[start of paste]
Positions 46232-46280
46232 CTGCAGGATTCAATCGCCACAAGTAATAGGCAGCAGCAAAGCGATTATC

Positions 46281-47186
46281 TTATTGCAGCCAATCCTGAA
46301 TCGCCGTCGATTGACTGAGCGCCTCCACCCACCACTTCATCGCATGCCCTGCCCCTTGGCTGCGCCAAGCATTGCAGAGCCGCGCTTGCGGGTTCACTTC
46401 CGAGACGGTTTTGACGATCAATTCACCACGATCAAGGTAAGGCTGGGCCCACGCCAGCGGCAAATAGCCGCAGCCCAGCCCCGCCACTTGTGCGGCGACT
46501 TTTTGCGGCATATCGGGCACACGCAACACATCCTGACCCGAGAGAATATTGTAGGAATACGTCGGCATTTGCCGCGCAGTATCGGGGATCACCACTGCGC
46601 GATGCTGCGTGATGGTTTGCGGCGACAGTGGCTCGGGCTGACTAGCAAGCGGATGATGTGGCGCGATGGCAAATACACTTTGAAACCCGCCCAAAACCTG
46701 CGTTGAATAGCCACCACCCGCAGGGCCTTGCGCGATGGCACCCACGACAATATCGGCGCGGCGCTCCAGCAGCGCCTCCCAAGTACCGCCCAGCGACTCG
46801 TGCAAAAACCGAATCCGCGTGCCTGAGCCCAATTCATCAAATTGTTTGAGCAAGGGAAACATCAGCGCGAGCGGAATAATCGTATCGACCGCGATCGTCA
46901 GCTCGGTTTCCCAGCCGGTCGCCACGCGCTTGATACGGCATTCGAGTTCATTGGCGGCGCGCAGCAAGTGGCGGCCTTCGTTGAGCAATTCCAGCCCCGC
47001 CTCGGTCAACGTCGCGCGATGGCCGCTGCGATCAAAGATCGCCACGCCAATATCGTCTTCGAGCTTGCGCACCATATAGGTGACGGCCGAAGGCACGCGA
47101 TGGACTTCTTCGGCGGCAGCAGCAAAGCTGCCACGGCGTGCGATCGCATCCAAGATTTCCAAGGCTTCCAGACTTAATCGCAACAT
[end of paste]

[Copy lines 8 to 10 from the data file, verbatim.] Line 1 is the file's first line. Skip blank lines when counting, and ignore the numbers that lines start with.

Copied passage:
46601 GATGCTGCGTGATGGTTTGCGGCGACAGTGGCTCGGGCTGACTAGCAAGCGGATGATGTGGCGCGATGGCAAATACACTTTGAAACCCGCCCAAAACCTG
46701 CGTTGAATAGCCACCACCCGCAGGGCCTTGCGCGATGGCACCCACGACAATATCGGCGCGGCGCTCCAGCAGCGCCTCCCAAGTACCGCCCAGCGACTCG
46801 TGCAAAAACCGAATCCGCGTGCCTGAGCCCAATTCATCAAATTGTTTGAGCAAGGGAAACATCAGCGCGAGCGGAATAATCGTATCGACCGCGATCGTCA